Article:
When RH (RH 3.80%) reported results last week, some shareholders were likely looking to see how many shares the company repurchased. After all, the $2 billion increase to its share repurchase program, announced in the middle of 2022, represents a third of the company's current market capitalization. A buyback like this could really move the needle.
But to some investors' surprise, the retailer actually pulled back on its share repurchases, buying back just over a tenth of the shares it bought back last quarter. While this might initially sound like bad news to investors, a closer look reveals it's likely a smart move.
RH's impressive history with buybacks
One reason some investors likely watch RH's buybacks so closely is because of its notable history of creating shareholder value through repurchases. In 2017, the company shocked investors when it announced that it had bought back over 20.2 million shares, or about 50% of its total share count, during the first seven months of the year.
This news came just as the company's transformation efforts led to significant free cash flow generation. The stock is up about 280% since the company announced the execution of this buyback.
So when RH said in June that it was authorizing an additional $2 billion for share repurchases, on top of the $450 million it had left in a previously announced program, some shareholders may have assumed another monster buyback was in the works.
RH wants to be strategic
While investors shouldn't rule out the odds of another big buyback executed in a short time frame, it's looking increasingly unlikely -- at least with the stock at this price and the luxury home market in its current condition.
The company's decision to be conservative with its buyback could be interpreted as a sign that management thinks RH's stock could fall. And there's some truth to that. RH CEO Gary Friedman pointed out in the company's third-quarter earnings call that the housing industry "is in a free fall." This is especially true for the luxury home market, he explained. A market like this could, indeed, hurt RH's stock even more than it already has.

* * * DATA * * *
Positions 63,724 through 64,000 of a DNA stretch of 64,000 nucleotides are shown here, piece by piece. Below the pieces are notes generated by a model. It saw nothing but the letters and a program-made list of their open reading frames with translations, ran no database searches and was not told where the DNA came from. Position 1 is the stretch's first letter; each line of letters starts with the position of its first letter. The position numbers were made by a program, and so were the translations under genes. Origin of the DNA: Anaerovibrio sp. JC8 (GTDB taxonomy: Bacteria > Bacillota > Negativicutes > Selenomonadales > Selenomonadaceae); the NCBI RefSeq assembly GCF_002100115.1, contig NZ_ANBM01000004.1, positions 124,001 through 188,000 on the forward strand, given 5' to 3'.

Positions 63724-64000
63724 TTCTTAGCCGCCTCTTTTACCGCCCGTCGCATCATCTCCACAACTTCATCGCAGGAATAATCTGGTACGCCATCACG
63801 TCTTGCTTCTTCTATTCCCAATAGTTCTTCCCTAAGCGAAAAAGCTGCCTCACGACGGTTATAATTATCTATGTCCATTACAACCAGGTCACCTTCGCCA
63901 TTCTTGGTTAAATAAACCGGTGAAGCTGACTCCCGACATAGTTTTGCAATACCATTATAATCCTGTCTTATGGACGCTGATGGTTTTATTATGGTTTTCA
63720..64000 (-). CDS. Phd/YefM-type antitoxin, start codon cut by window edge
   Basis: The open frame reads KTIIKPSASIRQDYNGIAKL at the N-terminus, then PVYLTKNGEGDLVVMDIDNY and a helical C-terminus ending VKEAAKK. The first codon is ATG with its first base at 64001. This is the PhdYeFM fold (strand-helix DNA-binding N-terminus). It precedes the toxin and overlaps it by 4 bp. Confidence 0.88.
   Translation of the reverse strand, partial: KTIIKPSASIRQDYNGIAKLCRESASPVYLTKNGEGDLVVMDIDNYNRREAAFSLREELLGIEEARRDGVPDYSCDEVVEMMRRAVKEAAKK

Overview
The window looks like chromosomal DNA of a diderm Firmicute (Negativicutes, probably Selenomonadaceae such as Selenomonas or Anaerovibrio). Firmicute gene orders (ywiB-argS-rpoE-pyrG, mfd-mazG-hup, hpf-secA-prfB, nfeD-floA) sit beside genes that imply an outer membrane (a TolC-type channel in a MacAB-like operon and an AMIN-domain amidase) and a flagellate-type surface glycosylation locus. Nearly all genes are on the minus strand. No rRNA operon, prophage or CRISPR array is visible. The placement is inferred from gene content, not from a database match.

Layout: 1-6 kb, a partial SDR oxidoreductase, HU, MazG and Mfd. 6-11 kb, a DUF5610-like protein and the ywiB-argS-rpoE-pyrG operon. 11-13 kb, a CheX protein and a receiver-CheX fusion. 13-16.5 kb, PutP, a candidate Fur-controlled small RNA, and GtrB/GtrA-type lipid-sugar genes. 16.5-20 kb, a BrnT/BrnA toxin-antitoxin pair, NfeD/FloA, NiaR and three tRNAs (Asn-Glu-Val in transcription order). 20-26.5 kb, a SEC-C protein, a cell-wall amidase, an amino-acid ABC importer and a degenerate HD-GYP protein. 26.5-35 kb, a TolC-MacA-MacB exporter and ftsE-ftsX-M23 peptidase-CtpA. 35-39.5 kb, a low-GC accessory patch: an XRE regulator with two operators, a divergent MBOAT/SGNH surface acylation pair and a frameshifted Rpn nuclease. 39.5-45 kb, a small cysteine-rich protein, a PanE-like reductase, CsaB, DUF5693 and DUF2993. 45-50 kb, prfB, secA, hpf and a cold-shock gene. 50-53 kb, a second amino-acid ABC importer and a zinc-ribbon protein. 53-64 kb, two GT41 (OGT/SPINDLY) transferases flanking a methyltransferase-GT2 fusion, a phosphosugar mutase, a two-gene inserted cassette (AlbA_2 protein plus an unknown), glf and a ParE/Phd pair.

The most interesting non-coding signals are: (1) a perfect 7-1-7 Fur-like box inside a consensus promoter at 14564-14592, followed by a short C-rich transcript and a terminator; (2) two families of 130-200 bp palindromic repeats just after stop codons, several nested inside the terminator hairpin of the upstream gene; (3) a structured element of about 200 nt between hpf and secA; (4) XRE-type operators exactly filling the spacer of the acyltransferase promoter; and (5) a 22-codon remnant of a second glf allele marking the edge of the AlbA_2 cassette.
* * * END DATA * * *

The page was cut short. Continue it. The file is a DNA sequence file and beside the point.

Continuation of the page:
For what it's worth, however, Friedman also said in the company's third-quarter shareholder letter that his excitement for RH's "long-term opportunity has grown exponentially..." The company's recent investments "to elevate and expand our product and platform will once again be transformative," he explained.
Despite his optimism about the long term, RH wants to remain measured with its buyback program, particularly in light of the incredibly uncertain market conditions the company is operating in today.
When asked during RH's earnings call about why RH's buyback cadence was lower during the quarter, Friedman's answer included two important points. First, he noted that the buyback is not a top priority for the company. "[W]e're not going to necessarily change the world through a buyback strategy," he explained.
Second, he emphasized the importance of remaining prepared for any worst-case scenarios. "[W]hen you're going into ... a storm that you haven't seen before, ... you don't want to spend all your fuel before you can see the shore and run out and be floating around out there."
In other words, a poorly timed repurchase program can actually destroy shareholder value, so RH would rather remain prepared to be even more opportunistic if the stock were to fall further than risk buying the stock aggressively at the wrong time.
A wise management team
This is a prudent move, considering RH's gloomy near-term outlook. Management said in its third-quarter letter that RH expects its "business trends will continue to deteriorate as a result of accelerating weakness in the housing market over the next several quarters and possibly longer due to the Federal Reserve's anticipated monetary policy and the cycling of record COVID-driven sales and backlog reductions."
Of course, the market is a forward-looking mechanism. Challenges ahead should be priced into the stock -- and based on the stock's price-to-earnings ratio of less than 9 at this writing, they arguably are. But it's impossible to know both the extent of any near-term sales declines and the market's reaction to it. Caution from management, therefore, makes sense.
Overall, RH's measured approach is a win for shareholders. Sure, the company risks being too conservative about deploying its capital to buy back shares. But management is still repurchasing some shares. In other words, it's not trying to time the market.
RH has repurchased more than 1.1 million shares over the last two quarters. Its measured approach shows an impressive level of prudence from management. As uncertainty looms, RH seems prepared for just about anything.